From Academic Kids

Template:FRdot Angers is a city in France in the département of Maine-et-Loire, 191 miles south-west of Paris.

Angers is an industrialized city housing 150,000 people in the city proper, and close to 250,000 within the metropolitan area. The city traces its roots to early Roman times. It occupies the slopes on both banks of the Maine, which is spanned by three bridges. The district along the river is famous for its flourishing nurseries and market gardens. With its wide, straight streets, gracious public gardens, and ample, tree-lined boulevards, Angers is one of the more pleasant towns in France. It is well known for its fresh produce and cut flowers.



The site of a massive and ancient Chateau, the city is also noted for the impressive twin spires of the twelfth-century Cathedral of Saint-Maurice. Other noteworthy churches around Angers include St. Serge, an abbey-church of the 12th and 15th centuries, and the twelfth-century La Trinité.

The famous abbey of St. Aubin has a courtyard with elaborately sculptured arcades of the 11th and 12th centuries. The tower there is also splendid.

Ruins of the old churches of Toussaint (thirteenth century) and Notre-Dame du Ronceray (eleventh century) are also nearby. The ancient hospital of St. Jean (twelfth century) is occupied by an archaeological museum. The Logis Barrault, a mansion built about 1500, houses the public library and the municipal museum, which has a large collection of paintings and sculptures. The mansion also contains the collection of Musée David, consisting of works by the sculptor David d'Angers, who was a native of the town. One of his masterpieces, a bronze statue of René of Anjou, stands outside.

The Hôtel de Pincé or d'Anjou (1523-1530) is the finest of the stone mansions of Angers. There are also many curious wooden houses of the 15th and 16th centuries. The Palais de Justice, the Catholic Institute, a fine theatre, and a hospital with 1500 beds are the more remarkable of the modern buildings of the town. Angers is the seat of a bishopric, dating from the 3rd century, a prefecture, a court of appeal and a court of assizes. It has a tribunal of first instance, a tribunal of commerce, a board of trade-arbitrators, a chamber of commerce, a branch of the Bank of France and several learned societies.


Missing image
Maison d'Adam, House of Adam, the oldest house of Angers

The first sign of human presence on the site of Angers is a stone tool dated back to 400,000 B.C (Lower Paleolithic). The earliest known inhabitants were the Andecavi, a Gallic tribe that was overrun by the Romans. The city, while under Roman rule, was called Juliomagus.

Angers was once the capital of the historic province of Anjou. Beginning in the 9th century, the region was controlled by a powerful family of feudal lords. In the 12th century, it became part of the Angevin empire of the Plantagenet Kings of England. During this time, the Hospital of Saint-Jean was built in Angers by King Henry II of England. The edifice still stands to this day, now housing an important museum. In 1204, Angers was conquered by King Philippe II.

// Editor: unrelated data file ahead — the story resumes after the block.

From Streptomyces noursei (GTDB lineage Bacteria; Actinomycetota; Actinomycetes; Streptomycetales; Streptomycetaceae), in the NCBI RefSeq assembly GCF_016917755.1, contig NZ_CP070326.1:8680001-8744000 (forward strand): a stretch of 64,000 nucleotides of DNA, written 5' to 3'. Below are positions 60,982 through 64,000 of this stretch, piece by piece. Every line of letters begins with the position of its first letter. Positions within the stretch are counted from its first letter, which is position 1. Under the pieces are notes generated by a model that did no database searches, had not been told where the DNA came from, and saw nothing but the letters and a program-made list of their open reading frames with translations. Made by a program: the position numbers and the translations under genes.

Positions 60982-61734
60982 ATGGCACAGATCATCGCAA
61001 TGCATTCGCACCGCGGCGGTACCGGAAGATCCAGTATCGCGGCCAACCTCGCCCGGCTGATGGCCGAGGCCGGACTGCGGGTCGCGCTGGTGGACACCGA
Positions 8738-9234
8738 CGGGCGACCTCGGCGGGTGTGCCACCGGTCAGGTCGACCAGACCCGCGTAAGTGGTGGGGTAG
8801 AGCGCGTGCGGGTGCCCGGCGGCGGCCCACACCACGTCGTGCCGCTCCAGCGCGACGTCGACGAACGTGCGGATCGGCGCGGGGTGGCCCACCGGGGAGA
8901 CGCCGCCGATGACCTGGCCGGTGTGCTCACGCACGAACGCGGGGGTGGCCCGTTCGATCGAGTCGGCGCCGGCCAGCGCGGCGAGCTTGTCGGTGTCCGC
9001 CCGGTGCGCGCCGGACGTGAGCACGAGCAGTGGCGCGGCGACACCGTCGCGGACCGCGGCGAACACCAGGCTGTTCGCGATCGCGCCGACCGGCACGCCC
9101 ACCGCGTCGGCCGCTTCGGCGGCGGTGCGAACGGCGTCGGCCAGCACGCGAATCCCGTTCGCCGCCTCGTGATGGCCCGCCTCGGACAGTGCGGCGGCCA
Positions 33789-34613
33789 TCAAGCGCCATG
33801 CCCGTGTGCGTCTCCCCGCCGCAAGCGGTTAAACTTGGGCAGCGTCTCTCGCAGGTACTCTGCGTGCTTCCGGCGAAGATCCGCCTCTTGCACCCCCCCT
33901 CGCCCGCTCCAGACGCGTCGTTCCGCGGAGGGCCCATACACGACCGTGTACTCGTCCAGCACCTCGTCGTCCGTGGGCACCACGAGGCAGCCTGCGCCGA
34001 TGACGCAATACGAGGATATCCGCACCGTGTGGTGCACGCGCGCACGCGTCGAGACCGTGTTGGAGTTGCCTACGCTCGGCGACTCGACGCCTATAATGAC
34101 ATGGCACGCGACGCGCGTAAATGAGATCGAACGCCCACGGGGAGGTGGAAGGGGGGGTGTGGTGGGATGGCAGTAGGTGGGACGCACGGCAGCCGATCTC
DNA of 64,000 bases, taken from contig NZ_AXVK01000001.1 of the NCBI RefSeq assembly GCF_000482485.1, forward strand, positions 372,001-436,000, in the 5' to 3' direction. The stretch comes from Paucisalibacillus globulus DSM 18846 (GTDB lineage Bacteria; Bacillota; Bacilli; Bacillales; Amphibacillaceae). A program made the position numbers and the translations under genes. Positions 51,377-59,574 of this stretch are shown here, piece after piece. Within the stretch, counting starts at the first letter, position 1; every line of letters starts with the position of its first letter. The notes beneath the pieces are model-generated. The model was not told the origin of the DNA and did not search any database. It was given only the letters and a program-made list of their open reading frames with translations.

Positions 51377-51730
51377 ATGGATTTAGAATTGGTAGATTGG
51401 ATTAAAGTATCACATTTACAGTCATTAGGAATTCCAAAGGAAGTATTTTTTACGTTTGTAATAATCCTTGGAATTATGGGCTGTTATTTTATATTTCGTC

The city suffered severely from the invasions of the Northmen in 845 and succeeding years, and the coming of the English in the 12th and 15th centuries. The Huguenots took it in 1585, and the Vendean royalists were repulsed nearby in 1793. Till the Revolution, Angers was the seat of a celebrated university founded in the 14th century.


The prosperity of the town is largely due to the great slate-quarries of the vicinity. Other industries include the distillation of liqueurs from fruit; cable, rope and thread-making; the manufacture of boots, shoes, umbrellas and parasols; weaving of sail-cloth and fabrics; machine construction; wire-drawing; and the manufacture of sparkling wines and preserved fruits. The chief articles of commerce, besides slate and manufactured goods, are hemp, early vegetables, fruit, flowers and live-stock.

Colleges and universities

A centre of learning, Angers boasts two renowned universities and several high schools, together responsible for more than 30,000 students. One of four remaining Catholic universities in France, L'Université Catholique de l'Ouest, is here. Also, UCO calls Angers home and houses le Centre International Des Études Françaises.

Along with students from all over the world, Americans from the Universities of Notre Dame, Oregon, Clemson, and Kansas come to Angers to spend time in the CIDEF program, immersed in French language and culture. The program provides immersion courses for foreign students. Courses including literature, politics, theology, philosophy, and grammar (and an unofficial slang course!) are all taught in French. Angers is considered an excellent location to learn French because the Angevin accent is said to retain the regal and aristocratic flavor of the royals who holidayed in the Loire Valley for centuries, and is said to be easily understood throughout the francophone world.

Angers' other educational institutions include seminaries, a lycée; a preparatory school of medicine and pharmacy; a university with faculties of theology, law, letters, and science; a higher school of agriculture, training colleges, a school of arts and handicrafts, and a school of fine art. Its education and research institutes are the driving force behind the city's science and technology industries.


Angers calls itself the "most flowered city in Europe," and its cut and its displays of live and cut flowers are stunning indeed. It is also well-known for being the seat of important cultural events, like the film festival Premiers Plans, Tour de Scènes (free concerts in the streets) and Les Accroche-Coeurs.


The city is the birthplace of:

External links

de:Angers eo:Anĝero fr:Angers ja:アンジェ pl:Angers ro:Angers sv:Angers


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